See that patch of green grass to the left of the big gum tree on the right? Well ...yesterday was another successful day digging into the Daw family history. Accompanied by Miss Pat aka SIL (sister-in-law), we climbed all over Balmoral Cemetery looking for Cuthbert John Daw's grave. And we found it in that patch of green grass!
Grave hunting is never easy. We had done our research. We knew it was in Section 4 Grave No. 215 but we suspected there would be no headstone and we were right. But we found it with the very patient aid of the lovely sexton at Hemmant Cemetery over the phone and here's a BIG TIP - always charge your mobile phone when you go grave hunting - so you can call the sexton when you give up and so they can call you back!!
Brisbane City Council has a fantastic searchable database for graves here.
Here's Miss Pat pointing it out for you.....
Here's another view.
Isn't Cuthbert a lovely name? It's old English and is actually two words - cuth and beorht meaning famous and bright (according to the Collins Gem First Names book what Jackie McKimmie gave me 500 years ago before Bel was born). Apparently it fell out of use as a name just after the Reformation until the 19th century when it was brought back into use by the Oxford Movement. What is the Oxford Movement you ask? So did I ...go and find out for yourself or we'll get distracted from Cuthbert.
We don't know if this particular Cuthbert was bright and he certainly wasn't famous. Cuthbert was Miss Pat's great-uncle. He was the older brother of her grandfather, Robert William. He was born 10 June 1896 at Bulimba. Cuthbert was most likely named in remembrance of his grandmother on his maternal side - Ellen Cuthbert.
Cuthbert and Robert had an older brother Thomas George. Unfortunately when the three boys were quite little (Cuthbert was 4) their mother Jane (nee Silcok) died of pulmonary phthisis in 1901 and they were placed into care. They lived with several families - their aunt for a while, and then a Mrs Morrison of Paddington.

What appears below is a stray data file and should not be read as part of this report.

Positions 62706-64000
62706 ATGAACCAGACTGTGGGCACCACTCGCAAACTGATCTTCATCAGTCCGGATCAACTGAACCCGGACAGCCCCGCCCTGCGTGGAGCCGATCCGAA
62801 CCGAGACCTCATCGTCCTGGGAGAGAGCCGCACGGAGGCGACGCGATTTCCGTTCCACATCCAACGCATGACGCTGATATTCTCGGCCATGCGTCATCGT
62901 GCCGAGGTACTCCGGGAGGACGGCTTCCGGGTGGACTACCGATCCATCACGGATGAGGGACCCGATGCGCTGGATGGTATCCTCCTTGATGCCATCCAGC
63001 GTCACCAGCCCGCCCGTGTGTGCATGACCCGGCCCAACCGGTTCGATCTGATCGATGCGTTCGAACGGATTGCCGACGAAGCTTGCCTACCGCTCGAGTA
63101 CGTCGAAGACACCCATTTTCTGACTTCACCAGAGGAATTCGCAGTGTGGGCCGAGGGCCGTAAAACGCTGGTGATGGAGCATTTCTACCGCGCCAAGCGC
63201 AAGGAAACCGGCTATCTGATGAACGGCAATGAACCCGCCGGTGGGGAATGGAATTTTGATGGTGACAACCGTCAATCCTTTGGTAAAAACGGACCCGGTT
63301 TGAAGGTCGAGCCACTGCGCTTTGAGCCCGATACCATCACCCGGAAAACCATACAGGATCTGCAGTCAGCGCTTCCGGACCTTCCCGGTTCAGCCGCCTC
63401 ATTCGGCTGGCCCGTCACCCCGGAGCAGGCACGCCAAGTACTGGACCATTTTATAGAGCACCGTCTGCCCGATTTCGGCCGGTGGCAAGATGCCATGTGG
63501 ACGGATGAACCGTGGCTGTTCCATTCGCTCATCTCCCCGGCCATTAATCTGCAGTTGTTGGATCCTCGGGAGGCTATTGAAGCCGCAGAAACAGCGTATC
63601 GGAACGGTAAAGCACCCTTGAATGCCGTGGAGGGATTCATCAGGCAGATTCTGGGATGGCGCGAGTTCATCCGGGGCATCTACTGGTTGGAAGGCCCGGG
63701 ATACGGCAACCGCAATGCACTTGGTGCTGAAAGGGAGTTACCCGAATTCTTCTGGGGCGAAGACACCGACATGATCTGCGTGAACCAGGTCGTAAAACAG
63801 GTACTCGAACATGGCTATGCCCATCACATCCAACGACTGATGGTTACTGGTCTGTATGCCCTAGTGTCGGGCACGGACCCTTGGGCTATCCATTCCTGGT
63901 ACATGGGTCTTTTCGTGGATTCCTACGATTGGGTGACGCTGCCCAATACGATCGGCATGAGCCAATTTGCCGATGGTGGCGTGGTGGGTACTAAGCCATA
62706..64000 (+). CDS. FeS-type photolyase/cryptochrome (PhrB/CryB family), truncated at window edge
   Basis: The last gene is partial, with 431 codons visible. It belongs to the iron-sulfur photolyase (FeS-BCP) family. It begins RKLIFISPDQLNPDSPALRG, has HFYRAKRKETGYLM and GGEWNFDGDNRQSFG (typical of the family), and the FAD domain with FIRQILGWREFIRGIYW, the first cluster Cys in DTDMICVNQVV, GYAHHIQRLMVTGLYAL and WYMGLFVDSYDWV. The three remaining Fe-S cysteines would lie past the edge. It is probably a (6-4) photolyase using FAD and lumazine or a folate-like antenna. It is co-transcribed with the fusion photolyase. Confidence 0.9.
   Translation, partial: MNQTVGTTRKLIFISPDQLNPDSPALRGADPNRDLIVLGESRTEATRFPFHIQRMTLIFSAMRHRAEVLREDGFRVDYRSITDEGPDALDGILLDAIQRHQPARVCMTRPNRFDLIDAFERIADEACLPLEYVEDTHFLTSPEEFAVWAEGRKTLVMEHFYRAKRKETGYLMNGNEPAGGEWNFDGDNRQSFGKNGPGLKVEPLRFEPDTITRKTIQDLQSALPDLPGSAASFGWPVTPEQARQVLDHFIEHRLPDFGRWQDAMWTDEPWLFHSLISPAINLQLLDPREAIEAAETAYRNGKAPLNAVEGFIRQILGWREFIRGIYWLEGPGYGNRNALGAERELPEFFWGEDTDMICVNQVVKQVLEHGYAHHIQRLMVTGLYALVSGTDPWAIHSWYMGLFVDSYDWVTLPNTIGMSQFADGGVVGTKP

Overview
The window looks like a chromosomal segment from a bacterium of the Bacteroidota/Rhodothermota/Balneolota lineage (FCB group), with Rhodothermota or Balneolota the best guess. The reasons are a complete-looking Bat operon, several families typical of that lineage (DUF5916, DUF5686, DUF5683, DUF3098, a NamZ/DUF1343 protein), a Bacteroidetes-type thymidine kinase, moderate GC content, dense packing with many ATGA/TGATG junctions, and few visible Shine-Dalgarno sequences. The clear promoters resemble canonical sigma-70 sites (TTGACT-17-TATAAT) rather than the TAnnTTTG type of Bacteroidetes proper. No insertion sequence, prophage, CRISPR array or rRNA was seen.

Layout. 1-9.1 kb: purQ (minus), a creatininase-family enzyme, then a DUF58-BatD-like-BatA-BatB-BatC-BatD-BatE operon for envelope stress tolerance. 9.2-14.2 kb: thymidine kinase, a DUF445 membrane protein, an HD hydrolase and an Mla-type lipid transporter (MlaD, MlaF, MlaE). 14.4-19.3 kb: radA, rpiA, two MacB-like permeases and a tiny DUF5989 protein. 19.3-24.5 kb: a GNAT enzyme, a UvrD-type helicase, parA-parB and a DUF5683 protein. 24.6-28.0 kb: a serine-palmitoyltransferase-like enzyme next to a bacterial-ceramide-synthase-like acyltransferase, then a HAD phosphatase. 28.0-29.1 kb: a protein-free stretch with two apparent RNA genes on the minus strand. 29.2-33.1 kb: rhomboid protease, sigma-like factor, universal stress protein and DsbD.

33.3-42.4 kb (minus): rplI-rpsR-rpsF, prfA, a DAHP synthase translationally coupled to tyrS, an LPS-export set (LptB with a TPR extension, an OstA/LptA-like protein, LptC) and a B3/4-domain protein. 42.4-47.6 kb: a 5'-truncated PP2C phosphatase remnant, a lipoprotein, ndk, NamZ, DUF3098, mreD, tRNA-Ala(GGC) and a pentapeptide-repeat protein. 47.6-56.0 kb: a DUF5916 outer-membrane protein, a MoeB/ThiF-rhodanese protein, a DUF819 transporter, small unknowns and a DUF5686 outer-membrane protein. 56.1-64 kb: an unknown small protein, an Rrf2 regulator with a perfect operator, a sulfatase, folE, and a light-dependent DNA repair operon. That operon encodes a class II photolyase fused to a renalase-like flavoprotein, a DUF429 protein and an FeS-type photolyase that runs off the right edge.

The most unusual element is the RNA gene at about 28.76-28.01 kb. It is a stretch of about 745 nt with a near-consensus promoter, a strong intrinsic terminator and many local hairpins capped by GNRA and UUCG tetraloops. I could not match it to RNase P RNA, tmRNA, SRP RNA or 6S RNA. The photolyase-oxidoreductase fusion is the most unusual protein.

Eventually (we're not sure when exactly), Cuthbert and Robert (he was known then as William but later became known as Bob) went to live with the Rex family of Bulimba.
Cuthbert died 22 January 1905 after suffering from pulmonary phthisis (aka consumption or TB) for a considerable time (according to a letter from the Department of Family Services sent to me in 1989). Four years later, at the age of ten, Robert was fostered to Mrs Sutherland of Coopers Plains.
There's a lot more research to do in this area. I have been able to dig up a little bit about the Rex family. In the 1903 electoral roll there are three Rexs living in Bulimba. Margaretta Rex in Riding Road and Eleanor and Ernest Samuel Francis Rex living in Parry Street. I suspect the boys were placed with Ernest and Eleanor. In 1908 there are four Rexs living in Bulimba - Ernest and Eleanor and Margaretta has been joined by Florence Annie. Having said that, Ernest and Eleanor are also listed in the electoral rolls as living in Lower Bowen Terrace Merthyr so I think they moved there during that time.
I found a birth for Ernest Samuel F Rex in Truro Cornwall in 1881. I found another birth for Forence Annie Rex in Truro in 1883. So I deduce that they are brother and sister and emigrated here. I found an Ernest Rex aged 5 emigrating to Brisbane from Cornwall on the Roma in 1887.
Ernest and Eleanor married 26 February 1902. So they were just a young couple (in their early 20s) when they took the boys in. Did they know them I wonder? Ernest Rex was a leadburner. I don't know much about leadburning, do you?